Inert gas systems on ships

Inert gas is produced on board crude oil carriers (above 8,000 tonnes)(from Jan 1, 2016) by burning kerosene in a dedicated inert gas generator. The inert gas system is used to prevent the atmosphere in cargo tanks or bunkers from coming into the explosive range.[7] Inert gases keep the oxygen content of the tank atmosphere below 5% (on crude carriers, less for product carriers and gas tankers), thus making any air/hydrocarbon gas mixture in the tank too rich (too high a fuel to oxygen ratio) to ignite. Inert gases are most important during discharging and during the ballast voyage when more hydrocarbon vapor is likely to be present in the tank atmosphere. Inert gas can also be used to purge the tank of the volatile atmosphere in preparation for gas freeing - replacing the atmosphere with breathable air - or vice versa.

The flue gas system uses the boiler exhaust as its source, so it is important that the fuel/air ratio in the boiler burners is properly regulated to ensure that high-quality inert gases are produced. Too much air would result in an oxygen content exceeding 5%, and too much fuel oil would result in the carryover of dangerous hydrocarbon gas. The flue gas is cleaned and cooled by the scrubber tower. Various safety devices prevent overpressure, the return of hydrocarbon gas to the engine room, or having a supply of IG with too high oxygen content.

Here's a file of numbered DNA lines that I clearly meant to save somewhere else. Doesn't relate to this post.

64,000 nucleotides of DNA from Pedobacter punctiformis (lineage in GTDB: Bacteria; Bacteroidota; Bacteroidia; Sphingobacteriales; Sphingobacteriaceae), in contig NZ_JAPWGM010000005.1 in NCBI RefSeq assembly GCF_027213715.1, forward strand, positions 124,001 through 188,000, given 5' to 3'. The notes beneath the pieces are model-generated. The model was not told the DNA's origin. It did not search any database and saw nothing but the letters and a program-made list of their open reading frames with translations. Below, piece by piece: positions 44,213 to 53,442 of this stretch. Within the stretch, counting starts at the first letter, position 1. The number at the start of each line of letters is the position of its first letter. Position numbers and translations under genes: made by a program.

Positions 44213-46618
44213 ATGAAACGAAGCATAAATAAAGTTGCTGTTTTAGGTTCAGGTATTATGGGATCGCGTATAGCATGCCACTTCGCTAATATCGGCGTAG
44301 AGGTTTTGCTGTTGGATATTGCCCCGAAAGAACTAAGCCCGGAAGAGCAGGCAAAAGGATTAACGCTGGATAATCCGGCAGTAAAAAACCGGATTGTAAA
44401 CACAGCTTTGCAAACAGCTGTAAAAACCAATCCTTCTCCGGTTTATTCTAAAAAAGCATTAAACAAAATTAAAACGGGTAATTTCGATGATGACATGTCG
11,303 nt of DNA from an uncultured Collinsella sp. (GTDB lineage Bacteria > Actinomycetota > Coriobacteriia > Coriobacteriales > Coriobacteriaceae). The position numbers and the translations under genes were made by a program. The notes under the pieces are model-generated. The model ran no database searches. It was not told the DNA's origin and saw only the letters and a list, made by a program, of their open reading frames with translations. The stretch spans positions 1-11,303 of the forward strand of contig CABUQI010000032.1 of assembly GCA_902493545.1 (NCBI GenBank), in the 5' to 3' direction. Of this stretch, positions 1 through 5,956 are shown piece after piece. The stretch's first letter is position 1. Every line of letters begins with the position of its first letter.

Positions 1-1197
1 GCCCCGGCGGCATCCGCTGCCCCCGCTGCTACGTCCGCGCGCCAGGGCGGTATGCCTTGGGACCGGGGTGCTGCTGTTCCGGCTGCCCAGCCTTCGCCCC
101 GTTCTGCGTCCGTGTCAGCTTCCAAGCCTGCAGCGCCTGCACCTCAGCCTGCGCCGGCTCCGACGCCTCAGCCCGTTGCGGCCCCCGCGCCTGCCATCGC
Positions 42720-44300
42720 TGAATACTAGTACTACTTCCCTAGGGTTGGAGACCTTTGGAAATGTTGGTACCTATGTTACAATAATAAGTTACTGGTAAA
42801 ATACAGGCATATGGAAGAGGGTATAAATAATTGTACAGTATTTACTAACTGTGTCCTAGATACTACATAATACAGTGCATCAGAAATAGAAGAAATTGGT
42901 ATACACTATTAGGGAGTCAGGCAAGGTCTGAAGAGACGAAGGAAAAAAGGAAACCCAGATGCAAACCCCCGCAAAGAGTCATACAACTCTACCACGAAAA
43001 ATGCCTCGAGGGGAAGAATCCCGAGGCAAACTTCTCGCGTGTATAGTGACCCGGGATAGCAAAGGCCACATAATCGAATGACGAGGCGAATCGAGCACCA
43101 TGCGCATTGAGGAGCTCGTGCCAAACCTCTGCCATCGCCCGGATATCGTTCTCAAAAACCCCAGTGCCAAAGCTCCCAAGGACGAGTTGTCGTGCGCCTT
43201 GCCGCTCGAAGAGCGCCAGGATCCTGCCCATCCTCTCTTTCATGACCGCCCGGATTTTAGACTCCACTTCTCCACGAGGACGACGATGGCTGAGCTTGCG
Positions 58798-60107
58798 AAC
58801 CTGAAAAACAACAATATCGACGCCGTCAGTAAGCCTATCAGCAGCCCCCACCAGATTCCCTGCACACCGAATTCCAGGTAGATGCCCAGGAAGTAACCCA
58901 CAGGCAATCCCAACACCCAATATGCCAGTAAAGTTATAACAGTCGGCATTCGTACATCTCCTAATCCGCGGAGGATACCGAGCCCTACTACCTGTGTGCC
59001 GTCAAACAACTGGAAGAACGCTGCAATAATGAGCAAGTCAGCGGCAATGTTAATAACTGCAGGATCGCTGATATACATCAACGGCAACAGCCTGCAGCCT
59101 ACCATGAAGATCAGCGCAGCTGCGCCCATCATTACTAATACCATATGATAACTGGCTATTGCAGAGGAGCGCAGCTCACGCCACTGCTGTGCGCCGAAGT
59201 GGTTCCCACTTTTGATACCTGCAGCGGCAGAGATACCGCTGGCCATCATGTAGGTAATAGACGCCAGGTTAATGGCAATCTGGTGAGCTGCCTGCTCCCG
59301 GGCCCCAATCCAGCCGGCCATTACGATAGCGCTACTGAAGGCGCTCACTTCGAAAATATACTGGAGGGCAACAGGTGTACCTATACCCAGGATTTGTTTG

Gas tankers and product carriers cannot rely on flue gas systems (because they require IG with O2 content of 1% or less) and so use inert gas generators instead. The inert gas generator consists of a combustion chamber and scrubber unit supplied by fans and a refrigeration unit which cools the gas. A drier in series with the system removes moisture from the gas before it is supplied to the deck. Cargo tanks on gas carriers are not inerted, but the whole space around them is.

Inert gas systems on aircraft

Inert gas is produced on board commercial and military aircraft in order to passivate fuel tanks. On hot days, fuel vapor in fuel tanks may otherwise form a flammable or explosive mixture which if oxidized, could have catastrophic consequences. Conventionally, Air Separation Modules (ASMs) have been used to generate inert gas. ASMs contain selectively permeable membranes. They are fed compressed air that is extracted from a compressor stage of a gas turbine engine. The pressure drives the separation of oxygen from the air due to the increased permeability of oxygen through the ASMs in comparison to nitrogen. For fuel tank passivation, it is not necessary to remove all oxygen, but rather enough to stay below the lean flammability limit and the lean explosion limit. An oxygen concentration of 10% to 12% is common over the course of a flight.